Holograms offer the following five main benefits:

    1. They are fully customisable – virtually any graphical element or image can be incorporated into a hologram and made secure with an effect. A spider can crawl across a web and photo realistic models of a person can be captured in full three-dimensions. Holograms can take on the form of a patch, stripe or thread to protect a banknote and demetallisation techniques enable those product formats to adopt intricate and highly customised shapes.

    2. Holographic images lose their optically variable effects upon copying. This includes the loss of moving iridescent colour changes, which is unique to holograms. They will also lose graphical animation and three-dimensional effects.

    3. The individual images and effects used in banknote holograms are based on more than simple icons or shapes – they are secure pieces of multi-dimensional art allowing for photorealistic and three-dimensional images. The human brain responds strongly to images, especially faces; this means any simulation of holographic imagery must replicate multi-dimensional detail at an extremely high level of precision.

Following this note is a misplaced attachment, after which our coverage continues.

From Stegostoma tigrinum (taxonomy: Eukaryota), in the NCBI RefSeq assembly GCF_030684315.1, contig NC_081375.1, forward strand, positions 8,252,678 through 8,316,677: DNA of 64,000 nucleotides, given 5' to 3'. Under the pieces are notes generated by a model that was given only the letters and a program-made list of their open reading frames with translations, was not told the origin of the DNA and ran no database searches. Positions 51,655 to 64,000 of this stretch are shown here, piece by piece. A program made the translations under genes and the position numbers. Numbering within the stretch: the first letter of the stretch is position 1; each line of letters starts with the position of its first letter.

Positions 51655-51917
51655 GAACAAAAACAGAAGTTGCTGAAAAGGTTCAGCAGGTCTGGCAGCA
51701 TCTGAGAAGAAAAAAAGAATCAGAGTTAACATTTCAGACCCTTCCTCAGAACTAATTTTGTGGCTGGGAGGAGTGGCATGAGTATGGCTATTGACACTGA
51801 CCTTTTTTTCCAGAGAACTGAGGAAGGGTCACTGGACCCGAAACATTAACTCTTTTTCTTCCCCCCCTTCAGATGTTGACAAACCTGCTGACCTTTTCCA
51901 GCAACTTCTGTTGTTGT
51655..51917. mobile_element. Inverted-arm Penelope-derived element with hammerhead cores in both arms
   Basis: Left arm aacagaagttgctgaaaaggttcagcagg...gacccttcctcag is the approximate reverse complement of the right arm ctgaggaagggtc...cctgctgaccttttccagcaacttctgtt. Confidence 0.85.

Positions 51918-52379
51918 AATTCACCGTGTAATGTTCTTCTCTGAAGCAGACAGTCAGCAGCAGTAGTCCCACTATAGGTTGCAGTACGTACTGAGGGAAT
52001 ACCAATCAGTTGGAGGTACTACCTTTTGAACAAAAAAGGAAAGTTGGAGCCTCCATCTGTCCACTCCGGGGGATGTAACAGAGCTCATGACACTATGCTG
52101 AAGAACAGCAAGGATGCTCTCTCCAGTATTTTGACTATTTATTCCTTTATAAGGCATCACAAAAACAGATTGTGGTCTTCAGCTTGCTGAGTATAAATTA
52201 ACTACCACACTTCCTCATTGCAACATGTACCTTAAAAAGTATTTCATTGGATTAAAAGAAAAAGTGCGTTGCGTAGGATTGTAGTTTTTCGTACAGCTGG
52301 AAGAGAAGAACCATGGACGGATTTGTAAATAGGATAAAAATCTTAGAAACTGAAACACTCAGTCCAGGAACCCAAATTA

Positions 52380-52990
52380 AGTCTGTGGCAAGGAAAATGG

4. A single holographic feature protects a banknote in many ways by combining multiple contrasting effects which all require different steps to simulate. For large area holograms it is even possible to combine effects requiring two different origination approaches thus doubling the counterfeiting barrier. Any attempt at re-origination of secure holograms requires equipment, algorithms, skills, knowledge and techniques that are not available commercially.

    5. In polymer banknotes the holograms protect both sides of the note when placed in the window. Most security features only protect one side of the note, so this makes a hologram a particularly effective polymer security feature and gives you two-for-one value for money.

    The Evolution of Secure Holograms